Change: One Of Life’s Certainties

By Robert J. Tamasy

The adage from years ago informed us the only things certain in life are death and taxes. Those two remain constant, at least in most countries, but there is at least one other certainty we all must confront: Change. Just as surely as the sun will rise in the east every morning, each new day will bring with it changes of some kind, whether we like it or not.

The COVID-19 pandemic brought about monumental changes, of course. And lately we have been hearing that, along with the virus making an unwanted comeback, bringing with it the threat of renewed social restrictions and regulations, other major health challenges might be looming.

But health and medical concerns are not the only causes for massive change in our lives. The economy, both nationally and globally, seems more volatile than ever. As a result, decision-making for both our businesses and our personal lives becomes more complex. Technology is a perpetual source of change, requiring that we become flexible and adaptive if we are to remain competitive in the 21st century marketplace. Within our own industries, change is a constant companion – again, like it or not.

So how are we to respond? I like the advice of leadership consultant and author Tim Kight, who said, “Change is often inconvenient and uncomfortable, but that does not make it a threat. Changes gives you an opportunity to differentiate yourself. Most people do not like change, so do not be like most people. Step up and respond with discipline to the opportunity that change presents.”

Those are wise words. While everyone else seems to be agonizing over and resisting change, we have the option of embracing it, uniquely positioning ourselves as change advocates. Admittedly, that is much easier to say than to put into action. So how do we do this? Faith in God can be a great asset in being able to do that. Consider a few things the Bible tells us about change:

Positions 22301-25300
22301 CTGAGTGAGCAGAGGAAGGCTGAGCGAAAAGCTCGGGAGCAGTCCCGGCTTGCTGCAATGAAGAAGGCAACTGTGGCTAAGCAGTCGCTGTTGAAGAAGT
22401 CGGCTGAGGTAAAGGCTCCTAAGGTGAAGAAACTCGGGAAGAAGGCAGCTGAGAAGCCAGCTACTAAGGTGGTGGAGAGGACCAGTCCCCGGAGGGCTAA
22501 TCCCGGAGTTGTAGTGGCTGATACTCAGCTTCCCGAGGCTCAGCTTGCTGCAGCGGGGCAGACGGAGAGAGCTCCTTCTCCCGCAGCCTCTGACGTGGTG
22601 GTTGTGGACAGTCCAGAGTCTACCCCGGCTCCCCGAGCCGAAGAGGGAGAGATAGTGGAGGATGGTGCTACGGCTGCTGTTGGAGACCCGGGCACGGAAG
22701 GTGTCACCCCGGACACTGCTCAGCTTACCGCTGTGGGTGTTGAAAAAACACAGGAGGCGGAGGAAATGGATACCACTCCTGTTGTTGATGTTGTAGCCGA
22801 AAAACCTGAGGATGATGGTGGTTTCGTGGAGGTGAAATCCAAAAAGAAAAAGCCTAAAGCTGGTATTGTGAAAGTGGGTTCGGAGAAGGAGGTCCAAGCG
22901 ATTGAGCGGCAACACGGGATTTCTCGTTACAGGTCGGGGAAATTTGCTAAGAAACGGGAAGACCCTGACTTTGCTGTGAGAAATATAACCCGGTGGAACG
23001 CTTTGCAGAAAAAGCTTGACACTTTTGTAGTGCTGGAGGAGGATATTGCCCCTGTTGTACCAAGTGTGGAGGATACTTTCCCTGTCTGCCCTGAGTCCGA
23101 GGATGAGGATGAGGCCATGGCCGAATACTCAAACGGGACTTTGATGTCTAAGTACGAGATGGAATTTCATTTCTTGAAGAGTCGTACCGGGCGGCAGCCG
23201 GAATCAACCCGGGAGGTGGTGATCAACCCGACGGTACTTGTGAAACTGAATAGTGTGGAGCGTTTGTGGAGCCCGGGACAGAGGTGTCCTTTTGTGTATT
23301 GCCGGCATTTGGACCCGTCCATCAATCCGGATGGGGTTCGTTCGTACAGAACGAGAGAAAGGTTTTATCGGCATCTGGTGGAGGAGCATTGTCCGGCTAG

God does not change. In dealing with the shifting currents of change, it helps to find a source of stability, an anchor to keep us from going far adrift. The Scriptures teach that God is the anchor, the one constant in an ever-changing world. “Jesus Christ is the same yesterday and today and forever” (Hebrews 13:8). “to the only God our Savior be glory, majesty, dominion, and authority through Jesus Christ our Lord before all time, and now, and for all eternity” (Jude 1:25).

The unchanging God holds the ever-changing future. Would you like to know that when unexpected, even unwanted changes come, you can trust the outcome of those changes has been determined? Faith in God gives us this assurance. “‘For I know the plans I have for you,’ declares the Lord, ‘plans to prosper you and not to harm you, plans to give you hope and a future’” (Jeremiah 29:11). “Call on Me and I will answer you and show you great and mighty things that you do not know” (Jeremiah 33:3).

God is always with us. In traveling through unfamiliar territory, it is always helpful to have a guide who knows the way to reach our intended destination. “Even though I walk through the valley of the shadow of death, I will fear no evil, for You are with me, Your rod and Your staff, they comfort me” (Psalm 23:4). “So do not fear, for I am with you, do not be dismayed, for I am your God. I will strengthen you and help you, I will uphold you with my righteous right hand” (Isaiah 41:10).

© 2022. Robert J. Tamasy has written Marketplace Ambassadors: CBMC’s Continuing Legacy of Evangelism and Discipleship; Business at Its Best: Timeless Wisdom from Proverbs for Today’s Workplace; Pursuing Life With a Shepherd’s Heart, coauthored with Ken Johnson; andThe Heart of Mentoring, coauthored with David A. Stoddard. Bob’s biweekly blog is:

Reflection/Discussion Questions

  1. What have been the biggest changes you have had to confront over the past year?
  2. How have you dealt with those changes? Did they cause a lot of stress and anxiety for you, or were you able to cope with and address those changes calmly and productively? Explain your answer.
  3. Why do you think so many people respond to change negatively? How difficult is it to respond to change in a positive way, perceiving it as an opportunity, when others see it only as a problem to be resisted?
  4. Do you agree that faith and trust in God can make a meaningful difference in how we handle changes? Why or why not? If you do agree, what are some practical ways in which such faith can be put into action? 

NOTE: If you have a Bible and would like to read more, consider the following passages:

Psalm 37:3-7; Proverbs 3:5-6, 14:4, 16:4,9, 20:24; Ecclesiastes 3:1-8; John 14:27